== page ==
You want solid cloud security, so you work to find the best approach and technology. But that won’t get the job done.
The truth is that competent cloud security technology is available, and most IT organizations’ cloud teams are good at finding and using it. But cloud IT doesn’t exist in a vacuum, so having the right approach and technology alone won’t secure your cloud operations.
To achieve solid cloud security, departments across IT need to come together, both those that focus on legacy and those that focus on cloud computing.
In reality, this union has proven to be difficult. Why? The people down the hall are dead set against you driving change.
In many instances, the groups that build and deploy clouds are decoupled from traditional IT. They have no formal relationship with traditional IT. However, to have effective cloud security, most traditional systems need to be included In the design and deployment.
The weakest security link is typically where the breaches will occur. The security of your public cloud-based systems may be almost perfect, but your traditional systems provide a side door to those systems. Attackers will focus on those often inadvertent side doors—and so should you.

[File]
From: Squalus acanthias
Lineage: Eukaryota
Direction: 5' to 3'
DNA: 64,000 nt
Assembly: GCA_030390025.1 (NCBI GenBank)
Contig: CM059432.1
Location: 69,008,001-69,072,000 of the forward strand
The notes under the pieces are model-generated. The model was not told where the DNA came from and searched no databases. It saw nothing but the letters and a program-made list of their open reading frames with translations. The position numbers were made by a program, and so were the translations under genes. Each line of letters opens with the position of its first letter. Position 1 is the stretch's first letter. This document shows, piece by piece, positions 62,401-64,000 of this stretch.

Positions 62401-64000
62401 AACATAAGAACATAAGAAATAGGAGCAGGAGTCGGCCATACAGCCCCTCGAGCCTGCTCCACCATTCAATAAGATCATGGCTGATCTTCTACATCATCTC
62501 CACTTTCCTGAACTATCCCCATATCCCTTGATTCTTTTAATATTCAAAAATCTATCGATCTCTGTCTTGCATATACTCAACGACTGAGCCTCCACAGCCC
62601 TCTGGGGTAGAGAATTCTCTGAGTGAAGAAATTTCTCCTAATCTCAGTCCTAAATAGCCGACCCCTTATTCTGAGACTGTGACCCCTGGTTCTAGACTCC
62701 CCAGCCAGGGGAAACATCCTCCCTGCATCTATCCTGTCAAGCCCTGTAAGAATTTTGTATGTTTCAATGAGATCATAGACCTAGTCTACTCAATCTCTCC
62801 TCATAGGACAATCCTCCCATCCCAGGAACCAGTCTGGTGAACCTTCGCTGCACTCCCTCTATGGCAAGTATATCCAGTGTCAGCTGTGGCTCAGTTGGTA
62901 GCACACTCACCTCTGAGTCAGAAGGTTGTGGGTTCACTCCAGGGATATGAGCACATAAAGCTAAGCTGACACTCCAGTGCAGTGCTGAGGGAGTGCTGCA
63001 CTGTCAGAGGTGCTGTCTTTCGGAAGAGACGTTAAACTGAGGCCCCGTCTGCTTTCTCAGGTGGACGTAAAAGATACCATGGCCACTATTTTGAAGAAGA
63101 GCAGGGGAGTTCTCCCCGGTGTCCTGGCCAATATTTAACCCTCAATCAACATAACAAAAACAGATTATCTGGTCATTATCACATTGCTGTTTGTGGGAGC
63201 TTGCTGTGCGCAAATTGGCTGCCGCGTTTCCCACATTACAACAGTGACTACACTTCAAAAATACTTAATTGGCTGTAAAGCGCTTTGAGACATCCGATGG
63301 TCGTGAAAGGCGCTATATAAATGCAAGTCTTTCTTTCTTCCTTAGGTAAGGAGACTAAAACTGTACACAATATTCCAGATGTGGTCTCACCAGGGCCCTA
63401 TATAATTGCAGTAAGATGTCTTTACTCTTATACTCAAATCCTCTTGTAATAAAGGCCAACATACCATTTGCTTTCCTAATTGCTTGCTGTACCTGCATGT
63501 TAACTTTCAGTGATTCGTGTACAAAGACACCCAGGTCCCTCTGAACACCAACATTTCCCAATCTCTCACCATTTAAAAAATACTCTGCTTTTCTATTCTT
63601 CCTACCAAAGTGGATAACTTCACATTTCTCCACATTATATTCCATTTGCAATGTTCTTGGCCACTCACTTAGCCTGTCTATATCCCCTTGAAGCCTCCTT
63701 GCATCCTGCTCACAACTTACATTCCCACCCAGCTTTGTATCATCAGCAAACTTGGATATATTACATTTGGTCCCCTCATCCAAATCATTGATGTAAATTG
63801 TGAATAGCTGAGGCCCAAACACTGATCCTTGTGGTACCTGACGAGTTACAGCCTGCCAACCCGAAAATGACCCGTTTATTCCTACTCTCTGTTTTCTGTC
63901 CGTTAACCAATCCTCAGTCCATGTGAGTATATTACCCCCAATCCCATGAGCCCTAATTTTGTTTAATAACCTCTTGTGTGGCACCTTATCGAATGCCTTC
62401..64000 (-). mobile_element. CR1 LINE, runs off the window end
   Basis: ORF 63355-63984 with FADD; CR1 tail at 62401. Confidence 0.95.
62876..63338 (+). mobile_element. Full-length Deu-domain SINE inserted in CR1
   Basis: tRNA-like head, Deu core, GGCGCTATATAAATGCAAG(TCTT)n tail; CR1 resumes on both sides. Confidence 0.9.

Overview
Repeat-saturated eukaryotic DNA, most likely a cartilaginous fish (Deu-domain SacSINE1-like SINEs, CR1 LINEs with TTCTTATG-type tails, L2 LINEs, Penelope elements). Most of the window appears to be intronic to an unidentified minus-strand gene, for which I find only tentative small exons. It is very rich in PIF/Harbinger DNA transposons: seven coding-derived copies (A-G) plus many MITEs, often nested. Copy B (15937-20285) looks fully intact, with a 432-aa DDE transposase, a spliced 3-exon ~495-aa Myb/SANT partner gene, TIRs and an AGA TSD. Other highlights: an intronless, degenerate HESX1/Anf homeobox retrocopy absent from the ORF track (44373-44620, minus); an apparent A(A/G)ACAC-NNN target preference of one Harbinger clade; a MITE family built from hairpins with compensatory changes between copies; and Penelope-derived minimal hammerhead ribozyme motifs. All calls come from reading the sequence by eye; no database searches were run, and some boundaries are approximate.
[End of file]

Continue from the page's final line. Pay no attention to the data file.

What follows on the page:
In my work with Global 2000 enterprises that deploy cloud computing security, I often find huge holes on the legacy side through techniques such as penetration testing. It’s bad enough that the legacy IT systems have such holes, but it’s worse when those legacy IT systems connect to cloud systems, as they often must, and undermine in-place cloud security.
When I ask my IT clients charged with ensuring cloud security about the issues, the response is always the same: So-and-so in legacy IT would not allow me to update his or her security, or they would otherwise decline to cooperate in ensuring security across the systems.
That kind of culture is dangerously shortsighted: If we don’t get together on this stuff, all of the enterprise’s security will suffer.
I have very little patience for those who draw lines within IT, then dare others to cross it. In these days of devops, agile, and open source, we need to understand that IT is a holistic endeavor. Adding cloud computing to IT is even more reason to think about synergy. The wrong concern is turf; the right concern is effectiveness—enough said.